Refractory epilepsy. 30% of patients with epileptic seizures have drug-resistant epilepsy. 6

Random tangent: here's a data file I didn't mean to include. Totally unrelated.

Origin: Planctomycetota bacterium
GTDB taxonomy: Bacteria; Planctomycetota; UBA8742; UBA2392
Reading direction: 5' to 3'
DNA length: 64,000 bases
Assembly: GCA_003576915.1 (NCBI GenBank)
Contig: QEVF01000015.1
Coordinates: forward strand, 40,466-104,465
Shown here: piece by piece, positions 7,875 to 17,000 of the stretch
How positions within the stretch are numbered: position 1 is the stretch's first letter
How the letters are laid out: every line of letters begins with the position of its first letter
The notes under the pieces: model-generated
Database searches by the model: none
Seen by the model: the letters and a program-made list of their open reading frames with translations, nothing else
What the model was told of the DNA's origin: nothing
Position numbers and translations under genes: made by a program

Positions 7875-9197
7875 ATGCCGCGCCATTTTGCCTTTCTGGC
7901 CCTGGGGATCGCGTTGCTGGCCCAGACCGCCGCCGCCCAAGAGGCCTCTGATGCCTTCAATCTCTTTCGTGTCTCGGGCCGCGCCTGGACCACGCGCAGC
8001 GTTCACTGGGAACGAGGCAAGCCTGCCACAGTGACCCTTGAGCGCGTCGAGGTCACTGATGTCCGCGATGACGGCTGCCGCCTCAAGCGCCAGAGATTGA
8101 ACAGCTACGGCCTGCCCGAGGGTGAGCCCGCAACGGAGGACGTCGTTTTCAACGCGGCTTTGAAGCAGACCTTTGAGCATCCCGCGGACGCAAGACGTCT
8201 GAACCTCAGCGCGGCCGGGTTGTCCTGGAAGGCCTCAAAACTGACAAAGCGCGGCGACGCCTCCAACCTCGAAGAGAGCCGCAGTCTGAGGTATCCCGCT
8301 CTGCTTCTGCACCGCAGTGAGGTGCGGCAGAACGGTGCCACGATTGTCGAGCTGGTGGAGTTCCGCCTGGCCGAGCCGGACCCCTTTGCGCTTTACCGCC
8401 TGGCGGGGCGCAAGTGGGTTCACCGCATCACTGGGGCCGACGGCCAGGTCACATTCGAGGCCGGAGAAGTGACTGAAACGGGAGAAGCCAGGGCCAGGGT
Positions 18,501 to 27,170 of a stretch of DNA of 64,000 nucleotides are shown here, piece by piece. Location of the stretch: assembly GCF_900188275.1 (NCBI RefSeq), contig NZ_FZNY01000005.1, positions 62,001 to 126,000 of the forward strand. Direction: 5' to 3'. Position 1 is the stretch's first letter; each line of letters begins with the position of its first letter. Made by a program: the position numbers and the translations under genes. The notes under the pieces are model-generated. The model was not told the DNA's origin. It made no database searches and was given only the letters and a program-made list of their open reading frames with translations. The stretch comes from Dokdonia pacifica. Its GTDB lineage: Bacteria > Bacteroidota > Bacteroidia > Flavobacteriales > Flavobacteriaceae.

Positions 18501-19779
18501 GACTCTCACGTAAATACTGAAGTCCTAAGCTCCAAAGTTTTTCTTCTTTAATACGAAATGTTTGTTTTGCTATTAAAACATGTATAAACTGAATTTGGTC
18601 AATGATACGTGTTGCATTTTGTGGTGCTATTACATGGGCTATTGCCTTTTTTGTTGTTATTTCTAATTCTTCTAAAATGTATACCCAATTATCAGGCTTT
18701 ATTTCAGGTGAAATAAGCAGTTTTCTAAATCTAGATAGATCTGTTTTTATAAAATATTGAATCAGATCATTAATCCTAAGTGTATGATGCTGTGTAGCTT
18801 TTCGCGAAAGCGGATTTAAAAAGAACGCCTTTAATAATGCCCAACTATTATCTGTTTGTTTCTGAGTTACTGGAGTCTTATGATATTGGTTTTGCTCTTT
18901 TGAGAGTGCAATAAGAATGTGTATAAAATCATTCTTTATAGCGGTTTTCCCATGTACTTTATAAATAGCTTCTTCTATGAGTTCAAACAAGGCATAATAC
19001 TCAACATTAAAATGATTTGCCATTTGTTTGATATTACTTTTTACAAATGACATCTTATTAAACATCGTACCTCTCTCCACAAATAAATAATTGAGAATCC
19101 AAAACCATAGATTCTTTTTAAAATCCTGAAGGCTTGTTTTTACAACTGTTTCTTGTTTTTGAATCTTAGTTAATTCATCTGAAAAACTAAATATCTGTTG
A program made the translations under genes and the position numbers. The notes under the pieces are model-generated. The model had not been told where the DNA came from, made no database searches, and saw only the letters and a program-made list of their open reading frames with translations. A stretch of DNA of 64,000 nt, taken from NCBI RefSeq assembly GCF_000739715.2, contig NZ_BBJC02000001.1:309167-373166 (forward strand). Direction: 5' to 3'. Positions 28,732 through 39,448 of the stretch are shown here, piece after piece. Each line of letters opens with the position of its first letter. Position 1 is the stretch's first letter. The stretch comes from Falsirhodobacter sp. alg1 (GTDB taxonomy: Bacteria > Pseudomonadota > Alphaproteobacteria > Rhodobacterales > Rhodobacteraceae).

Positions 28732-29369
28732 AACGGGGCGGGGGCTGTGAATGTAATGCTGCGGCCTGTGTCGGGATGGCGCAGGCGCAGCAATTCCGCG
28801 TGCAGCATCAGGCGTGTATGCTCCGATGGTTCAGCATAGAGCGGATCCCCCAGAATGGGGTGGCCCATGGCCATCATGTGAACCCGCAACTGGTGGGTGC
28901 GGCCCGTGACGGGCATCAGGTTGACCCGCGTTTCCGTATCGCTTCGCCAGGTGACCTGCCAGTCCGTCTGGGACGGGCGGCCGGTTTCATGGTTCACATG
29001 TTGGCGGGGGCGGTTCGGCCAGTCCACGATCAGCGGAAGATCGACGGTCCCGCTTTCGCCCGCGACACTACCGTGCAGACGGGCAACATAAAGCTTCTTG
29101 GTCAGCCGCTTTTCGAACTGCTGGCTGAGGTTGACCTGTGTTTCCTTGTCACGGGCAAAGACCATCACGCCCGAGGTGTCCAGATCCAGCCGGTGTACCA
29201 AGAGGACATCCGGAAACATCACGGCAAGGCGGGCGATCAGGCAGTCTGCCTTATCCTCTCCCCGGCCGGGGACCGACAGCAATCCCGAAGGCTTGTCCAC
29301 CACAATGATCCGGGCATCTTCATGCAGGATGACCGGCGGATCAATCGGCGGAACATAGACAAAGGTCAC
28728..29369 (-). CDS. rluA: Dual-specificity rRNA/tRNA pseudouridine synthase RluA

You are a specialist in advanced treatment of epilepsy. Dr. Anton Titov, MD. What is refractory epilepsy? What are the latest advances in treatment of refractory epilepsy? Yes. Refractory epilepsy is when anti-epileptic medications don’t work. Dr. Tracey Milligan, MD. Anti-epileptic medications work for the vast majority of patients with epilepsy. They are able to control the epileptic seizures. These are two-thirds of all epilepsy patients. A patient may have epilepsy, and you would never know it. Because they take an epilepsy medication every day. They do not have epileptic seizures. That leaves two-thirds of the population with epilepsy. Dr. Tracey Milligan, MD. But in that other one third of patients with epilepsy anti-epileptic medications don’t work. When anti-epileptic medications don’t work, then we call that refractory epilepsy. We have to try two anti-epileptic medications. Dr. Tracey Milligan, MD. We have given our best effort to each epilepsy medication to work. The patient has taken a medication every day. The patient has been able to take a therapeutic dose of medication. Despite all efforts, if two anti-epileptic medications haven’t worked, then it is a refractory epilepsy. Another term for refractory epilepsy would be drug-resistant epilepsy. It means the same thing. What can be done for patients with refractory epilepsy? Dr. Anton Titov, MD. What to treat refractory epilepsy successfully? A patient may have a drug-resistant epilepsy. We then hope that the epilepsy is due to a specific lesion in the brain. It is a little bit ironic. Because when anti-epileptic medications don’t work in a patient, we perform a brain MRI. Dr. Tracey Milligan, MD. We hope that their brain MRI is abnormal. We hope that a picture of the brain on MRI will show us maybe a little tumor. We hope it is a benign tumor like a meningioma. Or we hope to see a little vascular malformation, like a cavernous angioma malformation. There is something that we can see on the MRI. That is a likely source of the epileptic seizures. Neurosurgical operation could be curative in such situation. If the epilepsy-generating focus can be safely removed with surgery. They may never have another epileptic seizure again. Those are wonderful things. Dr. Tracey Milligan, MD. We may be able to help patients at an advanced epilepsy center like the one we have here. We can help patients when anti-epileptic medications do not work at all. Dr. Tracey Milligan, MD. We can use a neurosurgical technique to remove the epileptic seizure focus. This will hopefully allow patients to be epileptic seizure-free. It can perhaps cure patients of epilepsy. Dr. Anton Titov, MD. That would be a wonderful result certainly! It happens in many cases.
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